Following up on their production of Shakespeare's King John last year, the Frog & Peach Theatre Co. boldly presented Hamlet, directed by the company's producer, Lynnea Benson. This company is notable for providing free theatre and is making a name for itself with its accessible, no-nonsense productions of the Bard of Avon.
First, it should be said that Ms. Benson's direction moved the play along swiftly and at times seemed to be competing with the recent RSC Broadway (Ralph Fiennes) production for the Guinness Book of Records' fastest Hamlet. Ms. Benson's production, though, it is happily reported, was shorter: exactly two hours including intermission. Never boring, this Hamlet did lack a coherent style; and, from some actors, clarity; and it lacked poetry. On the other hand, Shakespeare plays are, dare it be said, usually much too long, and Ms. Benson's naturalistic production had the actors conversing in day-to-day language and rhythms rather than the plummy "veddy-veddy British" delivery that tries to emulate Olivier, Gielgud and Burton -- and naturally always falls far short.
Frog and Peach concentrates on the text and acting, and if the latter is uneven and some of the characterizations questionable, they are to be thanked for making Shakespeare as entertaining as this available to the public -- and free. And Ms. Benson does not go in for the fashionable modernization, loaded with anachronisms, that the Public Theater is heir to: no vacuum cleaners, Nordic Traks and rollerblades for these Danes, although Rosencrantz and Guildenstern were women (a fun touch) who looked like Executive Secretaries from a brokerage house -- one had a shocking pink sweater and a miniskirt. But Kathy Keil and Leone Fogle Hechler were funny and were in line with this enjoyable production.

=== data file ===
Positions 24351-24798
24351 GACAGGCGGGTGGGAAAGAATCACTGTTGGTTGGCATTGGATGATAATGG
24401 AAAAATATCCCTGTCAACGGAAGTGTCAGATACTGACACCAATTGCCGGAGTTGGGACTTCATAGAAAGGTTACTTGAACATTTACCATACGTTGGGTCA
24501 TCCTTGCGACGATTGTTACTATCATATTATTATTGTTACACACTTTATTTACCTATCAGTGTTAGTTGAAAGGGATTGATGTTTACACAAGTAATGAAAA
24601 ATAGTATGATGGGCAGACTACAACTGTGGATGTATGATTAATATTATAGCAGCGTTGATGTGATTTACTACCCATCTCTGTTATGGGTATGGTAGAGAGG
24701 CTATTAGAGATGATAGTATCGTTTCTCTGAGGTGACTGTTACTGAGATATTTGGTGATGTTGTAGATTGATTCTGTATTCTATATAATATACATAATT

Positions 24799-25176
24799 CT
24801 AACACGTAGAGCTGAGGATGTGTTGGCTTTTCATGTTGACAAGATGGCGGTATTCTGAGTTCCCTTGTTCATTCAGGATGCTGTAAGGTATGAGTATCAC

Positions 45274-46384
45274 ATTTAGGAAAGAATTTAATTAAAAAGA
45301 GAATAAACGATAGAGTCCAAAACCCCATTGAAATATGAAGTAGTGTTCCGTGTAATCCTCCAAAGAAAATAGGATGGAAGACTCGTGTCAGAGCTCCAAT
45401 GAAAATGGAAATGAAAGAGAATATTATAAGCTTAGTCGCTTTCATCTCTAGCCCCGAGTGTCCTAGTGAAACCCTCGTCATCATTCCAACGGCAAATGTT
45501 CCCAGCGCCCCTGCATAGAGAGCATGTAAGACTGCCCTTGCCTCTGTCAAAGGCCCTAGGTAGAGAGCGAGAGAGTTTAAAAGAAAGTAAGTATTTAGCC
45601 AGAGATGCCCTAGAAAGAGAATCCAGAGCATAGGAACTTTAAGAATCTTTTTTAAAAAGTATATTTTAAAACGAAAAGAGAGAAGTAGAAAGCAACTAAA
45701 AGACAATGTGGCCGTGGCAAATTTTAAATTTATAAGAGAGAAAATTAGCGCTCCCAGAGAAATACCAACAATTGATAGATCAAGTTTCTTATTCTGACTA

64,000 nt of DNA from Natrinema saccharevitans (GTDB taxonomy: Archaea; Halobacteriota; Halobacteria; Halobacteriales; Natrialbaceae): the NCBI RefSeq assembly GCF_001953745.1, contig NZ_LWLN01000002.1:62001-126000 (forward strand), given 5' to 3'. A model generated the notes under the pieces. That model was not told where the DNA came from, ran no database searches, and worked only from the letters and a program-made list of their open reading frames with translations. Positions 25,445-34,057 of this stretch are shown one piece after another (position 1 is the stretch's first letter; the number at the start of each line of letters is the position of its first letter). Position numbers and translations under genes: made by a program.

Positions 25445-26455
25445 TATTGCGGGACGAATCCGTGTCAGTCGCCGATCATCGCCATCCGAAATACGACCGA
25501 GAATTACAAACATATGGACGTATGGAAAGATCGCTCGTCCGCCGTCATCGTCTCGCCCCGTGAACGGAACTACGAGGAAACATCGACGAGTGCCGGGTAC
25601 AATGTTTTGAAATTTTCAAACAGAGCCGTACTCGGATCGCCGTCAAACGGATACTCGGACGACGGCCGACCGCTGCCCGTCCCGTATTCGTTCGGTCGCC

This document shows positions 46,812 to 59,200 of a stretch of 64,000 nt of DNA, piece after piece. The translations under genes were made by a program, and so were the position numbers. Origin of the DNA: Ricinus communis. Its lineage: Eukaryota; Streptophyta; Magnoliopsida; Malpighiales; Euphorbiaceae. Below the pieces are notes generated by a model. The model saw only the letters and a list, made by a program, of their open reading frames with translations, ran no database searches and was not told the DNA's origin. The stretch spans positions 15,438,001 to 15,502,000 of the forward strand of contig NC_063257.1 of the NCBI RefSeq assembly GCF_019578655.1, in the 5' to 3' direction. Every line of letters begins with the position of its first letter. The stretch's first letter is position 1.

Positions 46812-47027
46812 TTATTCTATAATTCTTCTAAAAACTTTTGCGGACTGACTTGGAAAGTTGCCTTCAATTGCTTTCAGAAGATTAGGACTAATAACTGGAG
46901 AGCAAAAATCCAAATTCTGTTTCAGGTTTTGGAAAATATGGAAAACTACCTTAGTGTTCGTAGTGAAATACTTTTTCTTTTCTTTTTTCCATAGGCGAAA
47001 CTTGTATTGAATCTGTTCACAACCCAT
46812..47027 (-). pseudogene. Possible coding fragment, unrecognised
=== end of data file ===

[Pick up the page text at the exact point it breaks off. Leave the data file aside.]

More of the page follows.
Polonius is usually more of a "foolish prating knave" than Mervyn Haines's junior-college professor, with sportcoat and corduroy elbows, made him, in a laid-back performance. Richard D. Watson's Horatio was well-acted, as was Michael McFadden's Laertes, one of the best-spoken of the cast. Karen Lynn Gorney's Queen was a kind of "dingbat" royal who would have been perhaps more comfortable hobnobbing with "Fergie," but, as in King John, Ms. Gorney found humor in her role. If Bryant Fraser's Claudius lacked a certain kingly bearing, he is nonetheless such a powerful actor that he made up for this with a presence and energy that is always a plus for any cast. Jill O. Stanevich was fine as Ophelia but could have been a little less restrained in her mad scene. As for Ted Zurkowski, he gave a controlled Stanley Kowalski-like Hamlet, again restrained most of the time but with some explosive and convincing exceptions. His line readings were, again, naturalistic and contemporary. Special praise for Stephen Kaiser, a sinister, funeral-director-like Ghost and an amusing Gravedigger. Rounding out the cast: Tom Knutson (Osric), Howard I. Laniado (Player King) and Stephanie Bosl.
Fight director Kathy Keil did fine; Vicki Gellman's costumes showed good work on a tight budget; and John Kelly's scenic design was a little Alice-in-Wonderlandy but serviceable.
Copyright 1996 Dudley Stone
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